We are creatures of habit. Once a habit takes hold, it sticks around indefinitely.

As parents we have a great responsibility to instill good habits in our children. We teach them to bathe, brush their teeth, wash their hair, use the toilet, eat at regular intervals and sleep at night. We teach them to share their toys, listen to adults, and go to school.

We teach them how to live.

We teach them everything.

So what about gratitude?

Do we teach them how to be thankful? New research shows that an attitude of gratitude improves emotional and physical health and strengthens communities and relationships. Fostering such an attitude in children sets them up for a life of greater possibility.

This holiday season, decorate your house with a gratitude tree that encourages children to ponder their blessings not only as they make it, but every day as they see it.

What you will need:

A vase

Cut tree branches

Pens or pencils

Colored paper

Scissors or shape punches

Hole punch

DSC_0634DSC_0633DSC_0588DSC_0619The simple process:

1. Arrange a bouquet of branches in a vase.

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2. Work with your children to brainstorm what they are thankful for. I like to start this off with general examples (family, home, sunshine, friends, food, holidays) and get more specific as we dig deeper (pumpkins, scented candles, walks in the neighborhood, lollipops, daddy’s job, mommy’s business, sugar cookies, Christmas trees).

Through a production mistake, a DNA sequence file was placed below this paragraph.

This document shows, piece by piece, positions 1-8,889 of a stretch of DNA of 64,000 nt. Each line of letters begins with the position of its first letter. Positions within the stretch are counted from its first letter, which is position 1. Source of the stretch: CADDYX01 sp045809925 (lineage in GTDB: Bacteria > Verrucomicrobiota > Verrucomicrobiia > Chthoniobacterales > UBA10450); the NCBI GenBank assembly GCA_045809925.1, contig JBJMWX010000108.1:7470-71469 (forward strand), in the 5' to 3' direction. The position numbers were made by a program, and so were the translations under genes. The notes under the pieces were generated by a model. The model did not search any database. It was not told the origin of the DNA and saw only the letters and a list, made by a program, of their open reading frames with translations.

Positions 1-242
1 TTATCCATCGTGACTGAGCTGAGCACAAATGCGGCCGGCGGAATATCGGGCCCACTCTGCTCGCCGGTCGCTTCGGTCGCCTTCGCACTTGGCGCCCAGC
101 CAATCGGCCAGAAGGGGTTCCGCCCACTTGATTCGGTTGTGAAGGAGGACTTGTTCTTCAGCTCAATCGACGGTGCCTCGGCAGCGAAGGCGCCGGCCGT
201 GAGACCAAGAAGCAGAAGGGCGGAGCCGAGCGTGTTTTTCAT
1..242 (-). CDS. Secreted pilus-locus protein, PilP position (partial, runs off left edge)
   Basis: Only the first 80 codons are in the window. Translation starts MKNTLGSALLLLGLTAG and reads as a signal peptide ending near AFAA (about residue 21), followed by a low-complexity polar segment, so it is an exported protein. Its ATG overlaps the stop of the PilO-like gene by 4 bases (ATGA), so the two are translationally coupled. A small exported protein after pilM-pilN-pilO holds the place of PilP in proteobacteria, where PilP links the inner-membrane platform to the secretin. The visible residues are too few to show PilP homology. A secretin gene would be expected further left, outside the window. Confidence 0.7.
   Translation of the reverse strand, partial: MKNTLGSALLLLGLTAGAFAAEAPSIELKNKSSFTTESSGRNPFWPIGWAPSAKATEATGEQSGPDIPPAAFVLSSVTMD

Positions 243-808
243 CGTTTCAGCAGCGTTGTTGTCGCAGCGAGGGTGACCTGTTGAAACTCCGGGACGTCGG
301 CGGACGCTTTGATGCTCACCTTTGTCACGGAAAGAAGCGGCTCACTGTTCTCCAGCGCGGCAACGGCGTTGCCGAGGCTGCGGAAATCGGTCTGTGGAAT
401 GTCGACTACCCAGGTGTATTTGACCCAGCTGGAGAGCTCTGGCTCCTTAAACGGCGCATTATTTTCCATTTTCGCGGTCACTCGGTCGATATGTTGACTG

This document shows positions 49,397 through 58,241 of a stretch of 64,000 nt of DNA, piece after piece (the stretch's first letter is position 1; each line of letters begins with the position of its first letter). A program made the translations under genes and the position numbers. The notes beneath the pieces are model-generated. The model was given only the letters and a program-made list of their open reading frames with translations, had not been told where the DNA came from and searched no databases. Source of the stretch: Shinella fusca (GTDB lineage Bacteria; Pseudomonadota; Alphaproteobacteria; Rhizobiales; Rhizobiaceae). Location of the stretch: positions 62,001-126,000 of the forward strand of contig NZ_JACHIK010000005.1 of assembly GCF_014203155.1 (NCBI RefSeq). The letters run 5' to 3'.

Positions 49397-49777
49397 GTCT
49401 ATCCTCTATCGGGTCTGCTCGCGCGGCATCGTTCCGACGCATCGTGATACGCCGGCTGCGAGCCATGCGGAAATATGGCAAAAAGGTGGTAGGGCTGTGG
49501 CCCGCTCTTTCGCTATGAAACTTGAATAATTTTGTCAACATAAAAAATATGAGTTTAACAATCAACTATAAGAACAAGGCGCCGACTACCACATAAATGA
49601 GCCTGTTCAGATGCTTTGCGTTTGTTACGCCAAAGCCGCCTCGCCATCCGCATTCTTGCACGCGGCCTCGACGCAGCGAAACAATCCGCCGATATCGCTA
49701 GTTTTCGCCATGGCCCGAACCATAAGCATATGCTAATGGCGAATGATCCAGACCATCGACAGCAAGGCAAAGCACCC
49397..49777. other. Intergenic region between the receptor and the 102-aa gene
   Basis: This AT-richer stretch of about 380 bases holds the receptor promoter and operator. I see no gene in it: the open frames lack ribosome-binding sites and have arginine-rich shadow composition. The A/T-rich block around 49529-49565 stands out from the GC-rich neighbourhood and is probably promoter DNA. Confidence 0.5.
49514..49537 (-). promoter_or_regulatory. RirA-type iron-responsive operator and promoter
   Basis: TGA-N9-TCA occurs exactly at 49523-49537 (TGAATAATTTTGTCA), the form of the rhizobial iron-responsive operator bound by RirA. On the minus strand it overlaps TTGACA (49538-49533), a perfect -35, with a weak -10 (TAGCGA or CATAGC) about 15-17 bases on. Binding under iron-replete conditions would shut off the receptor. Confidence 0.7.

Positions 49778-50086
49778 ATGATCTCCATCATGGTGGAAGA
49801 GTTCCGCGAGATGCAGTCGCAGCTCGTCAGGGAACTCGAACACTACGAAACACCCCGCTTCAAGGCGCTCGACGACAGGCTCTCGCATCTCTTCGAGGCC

3. Either cut the paper into shapes or use shape punches. On each shape, write something you are grateful for.

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4. Use the hole punch to make holes for hanging. Hang the paper shapes on the branches and enjoy!

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Lucy Robinson

Lucy Robinson

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Lucy Miller Robinson is a walking oxymoron. She is a mother who thinks she can work at home and a hippie with a penchant for leather. When she’s not writing novels, blogs, short fiction or poetry, she might be paying attention to her business, Herbal Philosophy Teas, which she founded upon the belief that Mother Nature is mankind’s greatest chemist.